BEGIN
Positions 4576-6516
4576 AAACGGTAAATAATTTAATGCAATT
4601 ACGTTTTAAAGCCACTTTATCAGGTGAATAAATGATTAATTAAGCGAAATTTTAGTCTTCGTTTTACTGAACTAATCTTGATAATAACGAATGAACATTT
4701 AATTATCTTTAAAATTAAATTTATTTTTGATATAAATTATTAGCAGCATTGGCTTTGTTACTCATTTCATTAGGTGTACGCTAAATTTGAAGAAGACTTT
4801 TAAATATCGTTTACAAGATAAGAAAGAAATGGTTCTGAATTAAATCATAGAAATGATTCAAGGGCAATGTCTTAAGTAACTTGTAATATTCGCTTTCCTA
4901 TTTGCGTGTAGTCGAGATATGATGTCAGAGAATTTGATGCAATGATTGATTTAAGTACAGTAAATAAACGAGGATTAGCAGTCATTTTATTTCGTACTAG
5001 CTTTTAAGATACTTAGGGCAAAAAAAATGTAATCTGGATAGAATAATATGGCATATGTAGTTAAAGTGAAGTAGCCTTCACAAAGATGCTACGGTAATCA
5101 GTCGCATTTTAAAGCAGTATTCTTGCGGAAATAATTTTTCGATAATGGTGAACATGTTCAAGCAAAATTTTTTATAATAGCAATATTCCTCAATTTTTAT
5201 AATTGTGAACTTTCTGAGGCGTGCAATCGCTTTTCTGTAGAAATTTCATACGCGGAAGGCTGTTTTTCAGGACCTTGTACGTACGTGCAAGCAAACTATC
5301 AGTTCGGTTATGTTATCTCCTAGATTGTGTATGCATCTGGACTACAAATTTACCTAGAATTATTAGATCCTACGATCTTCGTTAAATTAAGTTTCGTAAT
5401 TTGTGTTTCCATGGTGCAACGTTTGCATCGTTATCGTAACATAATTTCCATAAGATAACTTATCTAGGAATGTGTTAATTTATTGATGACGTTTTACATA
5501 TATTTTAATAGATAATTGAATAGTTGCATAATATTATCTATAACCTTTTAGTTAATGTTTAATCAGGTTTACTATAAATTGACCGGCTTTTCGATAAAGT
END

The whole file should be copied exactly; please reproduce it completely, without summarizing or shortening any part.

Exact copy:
Positions 4576-6516
4576 AAACGGTAAATAATTTAATGCAATT
4601 ACGTTTTAAAGCCACTTTATCAGGTGAATAAATGATTAATTAAGCGAAATTTTAGTCTTCGTTTTACTGAACTAATCTTGATAATAACGAATGAACATTT
4701 AATTATCTTTAAAATTAAATTTATTTTTGATATAAATTATTAGCAGCATTGGCTTTGTTACTCATTTCATTAGGTGTACGCTAAATTTGAAGAAGACTTT
4801 TAAATATCGTTTACAAGATAAGAAAGAAATGGTTCTGAATTAAATCATAGAAATGATTCAAGGGCAATGTCTTAAGTAACTTGTAATATTCGCTTTCCTA
4901 TTTGCGTGTAGTCGAGATATGATGTCAGAGAATTTGATGCAATGATTGATTTAAGTACAGTAAATAAACGAGGATTAGCAGTCATTTTATTTCGTACTAG
5001 CTTTTAAGATACTTAGGGCAAAAAAAATGTAATCTGGATAGAATAATATGGCATATGTAGTTAAAGTGAAGTAGCCTTCACAAAGATGCTACGGTAATCA
5101 GTCGCATTTTAAAGCAGTATTCTTGCGGAAATAATTTTTCGATAATGGTGAACATGTTCAAGCAAAATTTTTTATAATAGCAATATTCCTCAATTTTTAT
5201 AATTGTGAACTTTCTGAGGCGTGCAATCGCTTTTCTGTAGAAATTTCATACGCGGAAGGCTGTTTTTCAGGACCTTGTACGTACGTGCAAGCAAACTATC
5301 AGTTCGGTTATGTTATCTCCTAGATTGTGTATGCATCTGGACTACAAATTTACCTAGAATTATTAGATCCTACGATCTTCGTTAAATTAAGTTTCGTAAT
5401 TTGTGTTTCCATGGTGCAACGTTTGCATCGTTATCGTAACATAATTTCCATAAGATAACTTATCTAGGAATGTGTTAATTTATTGATGACGTTTTACATA
5501 TATTTTAATAGATAATTGAATAGTTGCATAATATTATCTATAACCTTTTAGTTAATGTTTAATCAGGTTTACTATAAATTGACCGGCTTTTCGATAAAGT